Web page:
Care, however, must be taken to distinguish between Johnson when he talked for victory," and Johnson when he had no desire but to inform and illustrate." One of Johnson's principal talents," says an eminent friend of his,1 was shown in maintaining the wrong side of an argument, and in a splendid perversion of the truth. If you could contrive to have his fair opinion on a subject, and without any bias from personal prejudice, or from a wish to be victorious in argument, it was wisdom itself, not only convincing, but overpowering."
He had, however, all his life habituated himself to consider conversation as a trial of intellectual vigour and skill; and to this, I think, we may venture to ascribe that unexampled richness and brilliancy which appeared in his own. As a proof at once of his eagerness for colloquial distinction, and his high notion of this eminent friend, he
1 The late Right Hon. William Gerrard Hamilton.-MALONE.
once addressed him thus:-“ we now have been several hours together; and you have said but one thing for which 1 envied you.'
He disliked much all speculative desponding considerations, which tended to discourage men from diligence and exertion. He was in this like Dr. Shaw,1 the great traveller, who, Mr. Daines Barrington told me, used to say, I hate a cui bono man." Upon being asked by a friend what he should think of a man who was apt to say non est tanti;—“ That he's a stupid fellow, Sir," answered Johnson. "What would these tanti men be doing the while?" When I, in a low-spirited fit, was talking to him with indifference of the pursuits which generally engage us in a course of action, and inquiring a reason for taking so much trouble; Sir," said he, in an animated tone, "it is driving on the system of life.”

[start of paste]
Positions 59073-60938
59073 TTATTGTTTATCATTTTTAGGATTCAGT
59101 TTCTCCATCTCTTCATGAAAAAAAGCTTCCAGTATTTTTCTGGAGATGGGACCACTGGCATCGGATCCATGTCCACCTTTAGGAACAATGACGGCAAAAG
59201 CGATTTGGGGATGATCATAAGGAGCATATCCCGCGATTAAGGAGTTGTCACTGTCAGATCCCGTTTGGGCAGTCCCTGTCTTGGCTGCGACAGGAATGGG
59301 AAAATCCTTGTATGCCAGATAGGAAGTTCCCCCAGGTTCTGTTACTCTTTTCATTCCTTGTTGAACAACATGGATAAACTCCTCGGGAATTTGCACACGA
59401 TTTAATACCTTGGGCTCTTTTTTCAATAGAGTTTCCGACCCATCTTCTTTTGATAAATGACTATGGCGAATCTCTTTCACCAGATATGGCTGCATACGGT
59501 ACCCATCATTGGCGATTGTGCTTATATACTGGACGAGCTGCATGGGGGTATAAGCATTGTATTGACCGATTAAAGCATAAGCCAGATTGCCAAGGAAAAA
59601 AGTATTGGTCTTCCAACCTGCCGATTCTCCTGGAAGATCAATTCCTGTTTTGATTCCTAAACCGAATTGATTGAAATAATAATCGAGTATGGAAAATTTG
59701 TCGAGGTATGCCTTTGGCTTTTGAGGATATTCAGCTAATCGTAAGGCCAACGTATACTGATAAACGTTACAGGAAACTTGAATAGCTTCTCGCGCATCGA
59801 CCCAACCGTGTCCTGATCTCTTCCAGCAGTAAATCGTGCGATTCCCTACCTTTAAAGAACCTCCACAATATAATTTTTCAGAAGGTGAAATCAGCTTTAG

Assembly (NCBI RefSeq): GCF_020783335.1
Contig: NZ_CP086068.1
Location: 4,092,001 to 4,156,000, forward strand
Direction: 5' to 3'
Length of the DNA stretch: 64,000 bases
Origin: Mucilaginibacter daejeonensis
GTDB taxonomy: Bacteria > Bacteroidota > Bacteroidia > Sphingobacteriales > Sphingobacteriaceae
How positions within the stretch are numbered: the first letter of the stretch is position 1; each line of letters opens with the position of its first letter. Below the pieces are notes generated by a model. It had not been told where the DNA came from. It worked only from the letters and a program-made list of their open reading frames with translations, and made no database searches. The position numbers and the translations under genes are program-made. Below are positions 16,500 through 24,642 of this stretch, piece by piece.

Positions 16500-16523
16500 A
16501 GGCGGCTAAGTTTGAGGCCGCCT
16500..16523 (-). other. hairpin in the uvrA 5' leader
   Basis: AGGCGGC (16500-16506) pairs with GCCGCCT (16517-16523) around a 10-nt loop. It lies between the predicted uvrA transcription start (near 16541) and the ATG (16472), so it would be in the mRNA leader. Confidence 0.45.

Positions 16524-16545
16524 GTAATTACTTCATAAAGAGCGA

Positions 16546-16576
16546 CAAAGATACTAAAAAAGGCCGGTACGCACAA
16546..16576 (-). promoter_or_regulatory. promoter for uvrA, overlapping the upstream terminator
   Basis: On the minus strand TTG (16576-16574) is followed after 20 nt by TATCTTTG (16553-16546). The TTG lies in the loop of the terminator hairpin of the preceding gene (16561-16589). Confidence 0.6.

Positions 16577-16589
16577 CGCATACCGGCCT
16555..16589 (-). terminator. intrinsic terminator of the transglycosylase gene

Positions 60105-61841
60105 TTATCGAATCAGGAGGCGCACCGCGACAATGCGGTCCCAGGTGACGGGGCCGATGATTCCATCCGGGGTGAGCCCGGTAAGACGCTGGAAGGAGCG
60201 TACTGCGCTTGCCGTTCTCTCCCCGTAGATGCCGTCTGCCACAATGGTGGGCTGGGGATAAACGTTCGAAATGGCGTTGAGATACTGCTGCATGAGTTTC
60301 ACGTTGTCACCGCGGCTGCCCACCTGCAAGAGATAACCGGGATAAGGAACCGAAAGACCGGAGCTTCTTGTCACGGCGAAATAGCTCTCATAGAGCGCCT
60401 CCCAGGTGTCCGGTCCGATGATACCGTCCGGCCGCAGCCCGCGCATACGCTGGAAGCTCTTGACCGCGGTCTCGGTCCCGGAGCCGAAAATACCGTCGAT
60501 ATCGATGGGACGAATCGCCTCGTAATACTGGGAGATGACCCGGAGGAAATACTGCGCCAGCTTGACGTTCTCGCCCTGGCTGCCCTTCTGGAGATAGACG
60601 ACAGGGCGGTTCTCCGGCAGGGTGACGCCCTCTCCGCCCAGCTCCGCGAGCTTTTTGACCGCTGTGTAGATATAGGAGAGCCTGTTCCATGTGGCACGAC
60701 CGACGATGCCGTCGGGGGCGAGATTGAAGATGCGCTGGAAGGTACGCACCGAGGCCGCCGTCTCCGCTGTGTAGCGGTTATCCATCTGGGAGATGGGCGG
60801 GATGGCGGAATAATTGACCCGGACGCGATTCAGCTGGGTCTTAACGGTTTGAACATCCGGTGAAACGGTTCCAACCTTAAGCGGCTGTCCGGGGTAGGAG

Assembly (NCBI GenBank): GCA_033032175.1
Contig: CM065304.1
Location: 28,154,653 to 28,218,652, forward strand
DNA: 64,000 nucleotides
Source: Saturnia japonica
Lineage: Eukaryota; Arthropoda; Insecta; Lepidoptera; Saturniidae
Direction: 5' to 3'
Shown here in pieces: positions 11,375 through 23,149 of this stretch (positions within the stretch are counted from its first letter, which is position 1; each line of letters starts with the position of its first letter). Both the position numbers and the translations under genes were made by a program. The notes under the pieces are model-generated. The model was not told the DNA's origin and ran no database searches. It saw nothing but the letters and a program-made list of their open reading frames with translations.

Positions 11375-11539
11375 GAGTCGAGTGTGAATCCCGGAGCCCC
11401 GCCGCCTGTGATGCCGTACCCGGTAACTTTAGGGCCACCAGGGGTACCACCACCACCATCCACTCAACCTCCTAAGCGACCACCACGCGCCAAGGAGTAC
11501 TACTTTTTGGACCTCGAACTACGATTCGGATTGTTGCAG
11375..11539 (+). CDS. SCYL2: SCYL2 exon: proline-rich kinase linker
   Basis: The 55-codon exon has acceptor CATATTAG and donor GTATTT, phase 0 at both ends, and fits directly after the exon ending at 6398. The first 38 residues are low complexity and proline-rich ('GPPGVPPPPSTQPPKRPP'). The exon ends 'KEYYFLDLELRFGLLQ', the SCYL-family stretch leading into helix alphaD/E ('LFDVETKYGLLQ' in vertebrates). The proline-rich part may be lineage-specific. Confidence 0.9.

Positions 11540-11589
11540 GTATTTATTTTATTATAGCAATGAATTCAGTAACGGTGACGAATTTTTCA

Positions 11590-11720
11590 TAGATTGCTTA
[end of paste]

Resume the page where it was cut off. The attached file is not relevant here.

He told me that he was glad that I had, by General Oglethorpe's means, become acquainted with Dr. Shebbeare. Indeed that gentleman, whatever objections were made to him, had knowledge and abilities much above the class of ordinary writers, and deserves to be remembered as a respectable name in literature, were it only for his admirable "Letters on the English Nation," under the name of "Battista Angeloni, a Jesuit."
Johnson and Shebbeare2 were frequently named together, as having in former reigns had no predilection for the family of Hanover. The author of the celebrated "Heroic Epistle to Sir William Chambers,' introduces them in one line, in a list of those "who tasted the sweets of his present Majesty's reign." Such was Johnson's candid relish of the merit of that satire, that he allowed Dr. Goldsmith, as he told me, to read it to him from beginning to end, and did not refuse his praise to its execution.